Child asthma hospitalizations drop as Calif.'s air improves | Global News

Child asthma hospitalizations drop as Calif.’s air improves

/ 11:55 PM July 14, 2016



PALO ALTO, California — Asthma-related child hospitalizations in California dropped by one-third, from 16 to 11 percent between 2001-2014, a period that also showed improvements in air quality, according the most recent data now available on Kidsdata.

During the same time period, the number of days with ozone levels that exceeded regulatory standards in California dropped by 60 percent and the levels of Particulate Matter Concentration fell by 23 percent.


Five counties, Napa, Ventura, Imperial, Yuba and Yolo, all saw drops of more than 50 percent in total asthma-related child hospitalizations.


Asthma is one of the most common chronic diseases among children in the U.S. and a leading cause of hospitalizations and absences from school. Environmental factors, including air pollutants, account for an estimated 30 percent of the total childhood asthma burden in California, according to a report by the Public Health Institute.

Children are more vulnerable to pollutants because they breathe more air relative to their size, compared with adults, and thus experience greater proportionate exposure to chemicals. In addition, children are at greater risk of harm from contaminants because their bodies and organs are not fully developed.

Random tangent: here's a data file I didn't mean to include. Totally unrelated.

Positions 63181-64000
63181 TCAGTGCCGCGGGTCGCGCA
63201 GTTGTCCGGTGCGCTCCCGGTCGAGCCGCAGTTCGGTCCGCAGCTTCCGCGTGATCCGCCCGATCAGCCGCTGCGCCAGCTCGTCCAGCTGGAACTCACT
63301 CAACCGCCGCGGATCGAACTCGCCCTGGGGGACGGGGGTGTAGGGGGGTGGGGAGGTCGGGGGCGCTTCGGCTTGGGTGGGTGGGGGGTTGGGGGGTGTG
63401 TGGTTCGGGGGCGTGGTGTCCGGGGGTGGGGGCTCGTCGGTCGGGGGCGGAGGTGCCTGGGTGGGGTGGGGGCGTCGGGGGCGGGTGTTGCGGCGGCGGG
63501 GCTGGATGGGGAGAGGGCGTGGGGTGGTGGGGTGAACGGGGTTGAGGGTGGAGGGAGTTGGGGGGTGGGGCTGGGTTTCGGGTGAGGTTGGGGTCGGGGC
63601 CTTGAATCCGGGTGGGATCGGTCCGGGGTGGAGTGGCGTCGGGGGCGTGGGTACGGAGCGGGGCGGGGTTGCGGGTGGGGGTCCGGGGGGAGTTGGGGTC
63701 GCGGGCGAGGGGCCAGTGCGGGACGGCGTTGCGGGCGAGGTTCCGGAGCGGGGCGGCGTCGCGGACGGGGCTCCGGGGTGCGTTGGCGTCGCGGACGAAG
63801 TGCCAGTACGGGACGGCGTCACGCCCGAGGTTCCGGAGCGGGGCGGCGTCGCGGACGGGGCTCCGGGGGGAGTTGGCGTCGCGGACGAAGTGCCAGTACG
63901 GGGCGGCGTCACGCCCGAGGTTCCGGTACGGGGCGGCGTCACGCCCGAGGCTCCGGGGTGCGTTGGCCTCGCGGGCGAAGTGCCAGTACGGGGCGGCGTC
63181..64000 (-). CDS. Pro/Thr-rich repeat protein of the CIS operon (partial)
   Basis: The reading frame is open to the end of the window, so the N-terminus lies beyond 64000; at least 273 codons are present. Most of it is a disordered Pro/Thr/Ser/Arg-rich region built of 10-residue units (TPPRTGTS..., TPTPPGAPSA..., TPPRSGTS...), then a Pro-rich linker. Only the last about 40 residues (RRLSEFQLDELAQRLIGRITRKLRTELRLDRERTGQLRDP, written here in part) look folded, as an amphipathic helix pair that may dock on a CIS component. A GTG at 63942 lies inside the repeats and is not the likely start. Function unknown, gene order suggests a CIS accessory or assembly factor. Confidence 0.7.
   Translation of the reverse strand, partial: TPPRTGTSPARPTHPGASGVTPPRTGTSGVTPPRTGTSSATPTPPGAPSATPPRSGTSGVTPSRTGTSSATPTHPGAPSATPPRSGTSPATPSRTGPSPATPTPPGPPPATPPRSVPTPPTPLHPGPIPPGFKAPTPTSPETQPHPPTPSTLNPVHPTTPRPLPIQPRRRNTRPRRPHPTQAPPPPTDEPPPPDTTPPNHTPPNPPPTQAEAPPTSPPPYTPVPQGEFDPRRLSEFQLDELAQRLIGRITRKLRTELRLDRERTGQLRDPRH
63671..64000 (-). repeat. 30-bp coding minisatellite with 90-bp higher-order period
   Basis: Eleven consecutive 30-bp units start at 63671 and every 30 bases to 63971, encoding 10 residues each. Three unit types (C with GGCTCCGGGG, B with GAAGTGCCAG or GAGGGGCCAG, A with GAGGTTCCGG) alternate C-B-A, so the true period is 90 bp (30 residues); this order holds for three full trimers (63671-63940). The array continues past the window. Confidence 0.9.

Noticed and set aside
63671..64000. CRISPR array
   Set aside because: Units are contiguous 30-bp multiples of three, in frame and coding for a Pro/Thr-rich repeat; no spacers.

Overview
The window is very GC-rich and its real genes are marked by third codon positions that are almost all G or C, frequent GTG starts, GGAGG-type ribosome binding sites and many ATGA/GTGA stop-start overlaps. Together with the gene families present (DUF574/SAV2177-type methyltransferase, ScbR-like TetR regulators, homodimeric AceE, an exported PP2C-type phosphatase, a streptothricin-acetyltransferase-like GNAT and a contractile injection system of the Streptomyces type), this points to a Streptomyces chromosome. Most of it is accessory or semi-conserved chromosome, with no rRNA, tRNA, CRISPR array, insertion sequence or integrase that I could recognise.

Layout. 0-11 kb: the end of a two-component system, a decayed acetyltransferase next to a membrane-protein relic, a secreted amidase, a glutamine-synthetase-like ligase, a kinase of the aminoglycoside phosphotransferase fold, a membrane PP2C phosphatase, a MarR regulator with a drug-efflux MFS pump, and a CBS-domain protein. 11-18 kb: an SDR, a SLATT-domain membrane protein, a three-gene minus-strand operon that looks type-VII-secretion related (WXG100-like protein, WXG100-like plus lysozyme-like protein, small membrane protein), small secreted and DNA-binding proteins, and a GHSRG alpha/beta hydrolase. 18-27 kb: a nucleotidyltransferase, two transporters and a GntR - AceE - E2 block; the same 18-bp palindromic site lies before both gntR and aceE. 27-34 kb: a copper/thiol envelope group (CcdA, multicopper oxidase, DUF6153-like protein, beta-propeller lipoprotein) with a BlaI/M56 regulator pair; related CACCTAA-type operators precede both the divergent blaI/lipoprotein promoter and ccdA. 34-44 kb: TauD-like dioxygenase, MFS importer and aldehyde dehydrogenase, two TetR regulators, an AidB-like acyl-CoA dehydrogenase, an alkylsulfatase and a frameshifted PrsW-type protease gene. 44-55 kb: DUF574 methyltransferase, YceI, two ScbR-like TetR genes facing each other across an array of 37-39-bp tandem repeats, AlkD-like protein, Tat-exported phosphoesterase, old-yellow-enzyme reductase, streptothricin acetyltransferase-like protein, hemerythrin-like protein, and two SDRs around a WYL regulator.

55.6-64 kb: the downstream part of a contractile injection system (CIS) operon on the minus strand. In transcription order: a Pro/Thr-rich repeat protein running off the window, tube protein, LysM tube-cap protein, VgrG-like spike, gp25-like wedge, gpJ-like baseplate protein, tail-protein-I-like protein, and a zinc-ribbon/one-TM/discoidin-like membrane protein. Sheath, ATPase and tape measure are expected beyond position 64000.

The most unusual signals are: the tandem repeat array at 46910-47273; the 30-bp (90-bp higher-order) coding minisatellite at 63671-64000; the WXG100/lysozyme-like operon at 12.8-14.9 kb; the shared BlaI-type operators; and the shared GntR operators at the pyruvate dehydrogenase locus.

According to experts, policies that could influence asthma rates, treatment and health consequences include ensuring that all children have adequate health care and insurance coverage for prevention and treatment of asthma.

Other recommendations call for strengthening and enforcing laws and regulations limiting vehicle emissions, agricultural practices that generate dust and particulates, and industrial practices that generate air pollution.

Your subscription could not be saved. Please try again.
Your subscription has been successful.

Subscribe to our daily newsletter

By providing an email address. I agree to the Terms of Use and acknowledge that I have read the Privacy Policy.

TAGS: air quality, Environmental pollution, Kidsdata, Public Health, Public Health Institute

© Copyright 1997-2024 | All Rights Reserved

We use cookies to ensure you get the best experience on our website. By continuing, you are agreeing to our use of cookies. To find out more, please click this link.